The Anonymous Widower

Ofgem Enables National Grid To Make Early Payment Of Interconnector Revenues, Helping To Reduce Household Bills

The title of this post, is the same as that of this press release from National Grid.

These are the first three paragraphs.

National Grid has offered to pay £200m of interconnector revenues ahead of schedule rather than at the end of the standard five-year review period to play its part in reducing household energy bills.

Interconnectors, which are subsea electricity cables connecting the UK and Europe, enable the import of cheaper, cleaner energy from European neighbours, supporting security of supply and reducing carbon emissions.

It’s estimated that National Grid’s interconnector portfolio will help the UK avoid around 100 million tonnes of carbon emissions by 2030.

Ofgem has approved National Grid’s request to make early payments.

These are my thoughts.

What’s In It For Consumers?

National Grid is making a payment early, so they are not getting anything, they won’t eventually get.

But they are getting it early!

What’s In It For National Grid?

As National Grid is making a payment early, they are forgoing interest on the £200 million.

In New Electricity ‘Superhighways’ Needed To Cope With Surge In Wind Power, I talked about National Grid’s plan to build new North-South interconnectors, that would handle all the extra wind-power.

National Grid currently owns all or part of these operating or planned interconnectors.

National Grid would appear to have a substantial interest in the UK’s interconnectors and is the £200 million payment to ensure they get the contract to build and operate any new UK interconnectors? I’m not saying it’s a bribe, but it’s just operating the interconnectors in a manner that is an advantage to the UK and its electricity customers.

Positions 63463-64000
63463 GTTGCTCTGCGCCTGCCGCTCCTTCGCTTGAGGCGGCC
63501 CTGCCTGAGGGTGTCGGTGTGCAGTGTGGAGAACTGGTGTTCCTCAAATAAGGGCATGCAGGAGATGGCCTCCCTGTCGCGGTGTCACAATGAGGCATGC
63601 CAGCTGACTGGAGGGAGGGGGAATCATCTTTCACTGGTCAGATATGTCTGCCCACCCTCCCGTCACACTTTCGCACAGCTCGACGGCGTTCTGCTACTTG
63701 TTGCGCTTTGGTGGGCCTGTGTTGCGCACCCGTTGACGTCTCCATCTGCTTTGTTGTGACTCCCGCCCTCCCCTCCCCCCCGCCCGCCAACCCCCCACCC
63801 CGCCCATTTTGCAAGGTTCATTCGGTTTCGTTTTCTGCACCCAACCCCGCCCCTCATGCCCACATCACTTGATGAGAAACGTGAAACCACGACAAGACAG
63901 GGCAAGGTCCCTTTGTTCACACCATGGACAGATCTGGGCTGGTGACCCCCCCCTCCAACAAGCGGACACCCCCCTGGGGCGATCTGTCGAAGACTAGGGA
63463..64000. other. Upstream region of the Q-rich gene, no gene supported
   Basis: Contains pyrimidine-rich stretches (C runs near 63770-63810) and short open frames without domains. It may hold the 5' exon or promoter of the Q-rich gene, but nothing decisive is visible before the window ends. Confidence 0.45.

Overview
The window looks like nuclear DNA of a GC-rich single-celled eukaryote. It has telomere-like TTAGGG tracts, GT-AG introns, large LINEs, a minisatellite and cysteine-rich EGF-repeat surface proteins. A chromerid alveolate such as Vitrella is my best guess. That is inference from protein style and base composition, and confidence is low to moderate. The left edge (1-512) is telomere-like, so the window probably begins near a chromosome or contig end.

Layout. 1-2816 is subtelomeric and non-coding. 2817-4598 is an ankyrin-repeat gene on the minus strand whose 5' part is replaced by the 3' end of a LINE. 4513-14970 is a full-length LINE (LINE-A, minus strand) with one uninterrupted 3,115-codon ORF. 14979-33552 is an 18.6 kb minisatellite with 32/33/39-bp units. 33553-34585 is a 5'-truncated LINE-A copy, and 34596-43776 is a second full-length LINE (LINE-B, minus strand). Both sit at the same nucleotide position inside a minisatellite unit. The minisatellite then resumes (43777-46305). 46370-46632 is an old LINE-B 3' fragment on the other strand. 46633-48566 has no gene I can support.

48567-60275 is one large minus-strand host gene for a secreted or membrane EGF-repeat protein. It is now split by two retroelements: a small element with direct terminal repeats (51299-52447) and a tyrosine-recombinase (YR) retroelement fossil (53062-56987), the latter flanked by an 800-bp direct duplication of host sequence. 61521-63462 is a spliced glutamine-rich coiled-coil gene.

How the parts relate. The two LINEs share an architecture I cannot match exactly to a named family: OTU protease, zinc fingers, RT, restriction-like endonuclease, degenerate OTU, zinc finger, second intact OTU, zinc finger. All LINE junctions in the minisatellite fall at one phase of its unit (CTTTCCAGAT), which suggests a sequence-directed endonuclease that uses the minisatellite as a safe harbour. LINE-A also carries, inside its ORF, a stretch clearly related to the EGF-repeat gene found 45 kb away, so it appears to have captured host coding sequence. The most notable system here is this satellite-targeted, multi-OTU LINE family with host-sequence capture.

Surely, if the ultimate customers are happy, there will be less calls for the break-up of National Grid.

What Is A Cap And Floor Regime?

The press release explains a cap and floor regime like this.

Ofgem’s cap and floor regime sets a yearly maximum (cap) and minimum (floor) level for the revenues that the interconnector licensees can earn over a 25-year period. Usually, revenues generated by the interconnector are compared against the cap and floor levels over five-year periods. Top-up payments are made to the interconnector licensee if revenues are lower than the floor; and similarly, the licensee pays revenues in excess of the cap to consumers.

Ofgem’s approval enables National Grid to make payments of above cap revenues significantly earlier than originally planned, which will contribute to reducing consumer energy costs over the next two years. National Grid is now working with Ofgem to explore how to ensure the early payments can have the most impact for consumers.

I wonder if Ofgem and National Grid feel that a cap and floor regime is not only good for them, but for electricity consumers as well.

Cap And Floor Regimes And Energy Storage

There has been talk that cap and floor regimes should be used for energy storage.